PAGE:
The first handful of songs were, admittedly, a little sloppy as the band struggled to find their rhythm, though they hit their stride amidst the swirling Middle Eastern inspired twang of ‘Secret Enchanted Broccoli Forest’ and continued to gain velocity throughout the remainder of their set.
From there, they invited Bananagun’s Nick Van Bakel to join on the bongos; elevating The Babe Rainbow’s hazy groove into an unstoppable, rhythmic beast. Meanwhile, Dowling disappeared for a costume change, exchanging his floating blouse for a rainbow-striped boilersuit before parading it across the stage as if he were on a catwalk.
At one point, The Babe Rainbow’s drummer disappeared into the audience with a jam block in hand, barely visible amongst the swarming dancing bodies as he slowly snaked his way through the crowd and back to his kit. By now, the energy was electric and there wasn’t a still body in sight.
‘Johnny Says Stays Cool’ elicited an audience singalong as fans chanted “breathe in, breathe out”; a simple yet apt reminder in the daunting political climate we’d all happily pushed to the backs of our brains for the evening.
When the band left the stage, it felt too soon and bassist Elliot O’Reilly appeared to agree, walking to the nearest microphone and chanting “one more song” along with the crowd. If it wasn’t already clear that the band were having as much fun as the crowd, this moment certainly let it be known.
The Babe Rainbow are an ode to the long-gone summers of free love and their sound glimmers like the Californian sun. While the days to come held a disappointing outcome from the federal election, there’s no doubt that The Babe Rainbow’s impending new album will make for a prime political protest soundtrack.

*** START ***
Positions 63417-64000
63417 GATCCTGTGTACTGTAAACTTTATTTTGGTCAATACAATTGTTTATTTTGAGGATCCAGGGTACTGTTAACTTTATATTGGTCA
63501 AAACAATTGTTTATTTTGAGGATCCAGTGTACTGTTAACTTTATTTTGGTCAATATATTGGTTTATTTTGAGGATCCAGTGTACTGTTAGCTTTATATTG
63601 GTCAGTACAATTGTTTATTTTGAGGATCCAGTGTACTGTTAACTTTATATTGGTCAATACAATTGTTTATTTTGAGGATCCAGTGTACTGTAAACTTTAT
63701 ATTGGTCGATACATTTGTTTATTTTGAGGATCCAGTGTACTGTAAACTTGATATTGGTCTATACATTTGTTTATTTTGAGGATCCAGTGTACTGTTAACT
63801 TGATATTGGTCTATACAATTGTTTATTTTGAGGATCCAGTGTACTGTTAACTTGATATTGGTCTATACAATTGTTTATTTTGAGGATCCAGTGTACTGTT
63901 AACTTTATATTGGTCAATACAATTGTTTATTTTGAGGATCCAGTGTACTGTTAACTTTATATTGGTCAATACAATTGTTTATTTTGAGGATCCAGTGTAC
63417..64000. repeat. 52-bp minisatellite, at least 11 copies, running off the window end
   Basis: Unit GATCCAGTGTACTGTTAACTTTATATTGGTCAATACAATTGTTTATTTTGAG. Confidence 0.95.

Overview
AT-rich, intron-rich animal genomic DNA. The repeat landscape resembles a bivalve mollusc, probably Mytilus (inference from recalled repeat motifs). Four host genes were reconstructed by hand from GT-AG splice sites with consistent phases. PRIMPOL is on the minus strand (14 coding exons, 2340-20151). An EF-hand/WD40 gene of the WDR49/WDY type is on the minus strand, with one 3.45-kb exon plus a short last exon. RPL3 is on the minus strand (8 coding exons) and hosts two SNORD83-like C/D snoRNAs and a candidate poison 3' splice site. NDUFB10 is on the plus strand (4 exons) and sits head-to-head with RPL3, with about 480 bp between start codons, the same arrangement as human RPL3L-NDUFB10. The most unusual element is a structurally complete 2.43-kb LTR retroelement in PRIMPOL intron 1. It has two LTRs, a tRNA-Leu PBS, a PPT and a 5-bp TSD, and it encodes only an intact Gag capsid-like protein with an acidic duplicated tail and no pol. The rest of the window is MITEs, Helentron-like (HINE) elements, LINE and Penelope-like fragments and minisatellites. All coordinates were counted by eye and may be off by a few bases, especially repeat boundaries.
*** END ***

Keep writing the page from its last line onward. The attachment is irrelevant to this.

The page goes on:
Highlight: It’s a toss-up between Angus Dowling’s dance moves and Elliot O’Reilly’s suit.
Lowlight: The rough start.
Crowd Favourite: ‘Johnny Says Stay Cool’.
Thrice’s first Melbourne show in over a decade was everything their adoring fans wanted
The last time Thrice graced our shores was for the phenomenal Alchemy Index series. Since that time they’ve released four studio albums, a live record, and taken a hiatus. To say that Thrice fans were ready for their return is an understatement.
Through the haze of Thrice anticipation, opening act Spectral Fires were a significant letdown. Musically the group showed promise but the vocalists were off-key for the majority of the set, and that simply shouldn’t be the case on such a high-profile support slot.
When Thrice announced their hiatus in 2011, Australian fans, in particular, were devastated as the wait they’d already endured between visits seemed infinite. As one of the only bands from the post-hardcore scene to achieve longevity with successful, high-quality releases and a fanbase just as passionate now as ever before, they thankfully announced their return.
That long journey for Melbourne fans culminated in a sold-out 170 Russell, and triumphant cheers as the four members of the band took the stage and exploded into ‘Hurricane’ from 2016s’s To Be Everywhere Is to Be Nowhere. With a lot of catching up to do Thrice managed to give equal attention to all releases while covering the must-hear bases with songs like ‘Image of the Invisible’ and ‘Black Honey’, both of which drew huge singalongs from the crowd.